If you’re taking a much-needed break after 2021? Bon voyage! We’re very jelly. But let’s not forget about our plant babies. Whether you’re a long serving plant parent or just purchased your first, your enthusiasm for your holiday might be dampened by the fear of coming back from your holiday only to see your beloved leafy greens wilted, missing leaves or in tatters.
Here are some quick and easy methods to help prevent your plant suffering and alleviate any concerns.
The obvious one and honestly the best tip of all is to see if you can’t find a (trusted) plant sitter. Be it a friend or kind neighbour, leave them with clear plant care instructions or walk them through it before your big trip. Short of this, here are some helpful pointers.
Before you leave, make sure to take out the secateurs and deadhead or trim off any dead, dying, or unsightly leaves, buds or flowers. Your plant will burn unnecessary energy and require more water and light to maintain these unwanted parts.
Pruning dry leaves of indoor plants
If you’re only going away for the week or less, give your plants a good and thorough soaking before you leave. This will make sure your plants are well hydrated and won’t go thirsty while you’re on holiday. A reminder, to remove any excess water in the saucer so that your plant doesn’t sit in soggy soil for too long which can lead to root rot and attract pests.
Going on holiday for a more substantive amount of time? Lucky ducks. You may wish to try some of these DIY watering systems.
Old school water wick
For this you will need a vessel to hold water (bottle, vase, bucket) and some cotton thread (perhaps you have some left over from your macramé hangers).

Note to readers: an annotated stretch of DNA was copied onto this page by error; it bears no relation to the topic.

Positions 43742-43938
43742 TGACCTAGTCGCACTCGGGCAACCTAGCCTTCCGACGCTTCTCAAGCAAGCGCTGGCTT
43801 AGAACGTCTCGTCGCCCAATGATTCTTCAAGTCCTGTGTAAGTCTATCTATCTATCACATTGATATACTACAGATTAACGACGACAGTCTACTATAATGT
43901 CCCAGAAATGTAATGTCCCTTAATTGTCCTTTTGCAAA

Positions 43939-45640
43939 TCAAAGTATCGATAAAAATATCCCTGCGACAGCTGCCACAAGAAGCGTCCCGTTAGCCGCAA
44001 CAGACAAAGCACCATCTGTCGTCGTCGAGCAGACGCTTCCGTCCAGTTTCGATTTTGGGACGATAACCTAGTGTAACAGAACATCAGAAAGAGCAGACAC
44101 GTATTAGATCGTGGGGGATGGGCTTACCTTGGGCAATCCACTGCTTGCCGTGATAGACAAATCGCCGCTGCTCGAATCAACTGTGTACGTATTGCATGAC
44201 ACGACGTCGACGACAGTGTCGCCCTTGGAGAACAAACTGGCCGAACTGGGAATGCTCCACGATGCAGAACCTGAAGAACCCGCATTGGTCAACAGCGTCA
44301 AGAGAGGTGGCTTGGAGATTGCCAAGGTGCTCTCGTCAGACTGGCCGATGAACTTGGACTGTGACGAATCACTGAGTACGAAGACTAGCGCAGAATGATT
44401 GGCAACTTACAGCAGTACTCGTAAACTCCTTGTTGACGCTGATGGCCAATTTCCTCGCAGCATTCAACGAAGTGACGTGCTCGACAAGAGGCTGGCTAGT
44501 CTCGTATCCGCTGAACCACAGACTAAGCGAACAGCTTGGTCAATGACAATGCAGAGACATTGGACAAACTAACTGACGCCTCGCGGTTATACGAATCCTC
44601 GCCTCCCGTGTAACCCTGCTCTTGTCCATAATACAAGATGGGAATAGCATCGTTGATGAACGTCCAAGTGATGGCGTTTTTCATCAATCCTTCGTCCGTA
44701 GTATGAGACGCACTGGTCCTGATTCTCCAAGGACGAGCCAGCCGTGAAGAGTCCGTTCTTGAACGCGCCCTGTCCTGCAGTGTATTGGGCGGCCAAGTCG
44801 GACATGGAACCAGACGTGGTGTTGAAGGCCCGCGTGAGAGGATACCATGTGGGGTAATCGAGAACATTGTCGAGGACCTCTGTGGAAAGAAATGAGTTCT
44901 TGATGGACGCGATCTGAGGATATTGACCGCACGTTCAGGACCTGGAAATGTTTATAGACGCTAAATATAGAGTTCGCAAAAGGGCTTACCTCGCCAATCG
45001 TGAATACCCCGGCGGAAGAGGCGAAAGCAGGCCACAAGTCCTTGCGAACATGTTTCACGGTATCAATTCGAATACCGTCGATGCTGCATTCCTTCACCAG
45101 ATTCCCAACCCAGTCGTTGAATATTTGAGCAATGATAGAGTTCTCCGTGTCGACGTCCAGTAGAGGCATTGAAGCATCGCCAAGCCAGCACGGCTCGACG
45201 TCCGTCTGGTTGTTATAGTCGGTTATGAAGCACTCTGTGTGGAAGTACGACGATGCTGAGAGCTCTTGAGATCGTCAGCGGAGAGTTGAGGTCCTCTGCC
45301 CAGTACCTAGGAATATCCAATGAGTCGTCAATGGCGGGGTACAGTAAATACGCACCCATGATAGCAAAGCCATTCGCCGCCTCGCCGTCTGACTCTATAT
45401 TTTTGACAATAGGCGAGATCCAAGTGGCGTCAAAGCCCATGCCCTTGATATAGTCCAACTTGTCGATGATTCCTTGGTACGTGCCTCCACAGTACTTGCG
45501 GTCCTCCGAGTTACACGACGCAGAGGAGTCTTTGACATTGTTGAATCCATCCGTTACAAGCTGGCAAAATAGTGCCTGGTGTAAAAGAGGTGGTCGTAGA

- Cut a length of the rope (~30cm) and give it a quick soak in some water.
- Next, fill your vase with water and place it next to your potted plant (ensuring the mouth of the container is higher than the base of your plant).
- Take one end of the rope and place it into your water container (making sure it reaches the bottom) and push the other end into your soil a few centimetres deep. Alternatively, you may wish to place the pot over the container and poke the thread through a drainage hole of your pot (as pictured).
Either way, the cotton rope will slowly wick water from the container into the pot.
Wick watering from below
The bottle method
This method requires a plastic bottle (size will depend on the size of your plant and planter) and a drill or sharp instrument.
- Using your utensil of choice, place a couple of small holes in the lid of the bottle.
- Fill your bottle with water, reattach the lid and whilst holding your thumb over the top, push the bottle top down into the soil.
The water will slowly release into the soil whilst you’re blissfully on holiday.
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Light and temperature can drastically affect your plant’s growth and care requirements. If you’re going away for a prolonged period, it may be beneficial to move your plants away from the windows, so they won’t photosynthesize and draw through the moisture as quickly. By no means are we suggesting you move your plant to a shaded or dark corner or so far from the window your plant can no longer see the sun but even a slight shift can significantly reduce light intake. Grouping your plants will together will also assist with humidity and reduce transpiration and evaporation.
Grouping houseplants on a shelf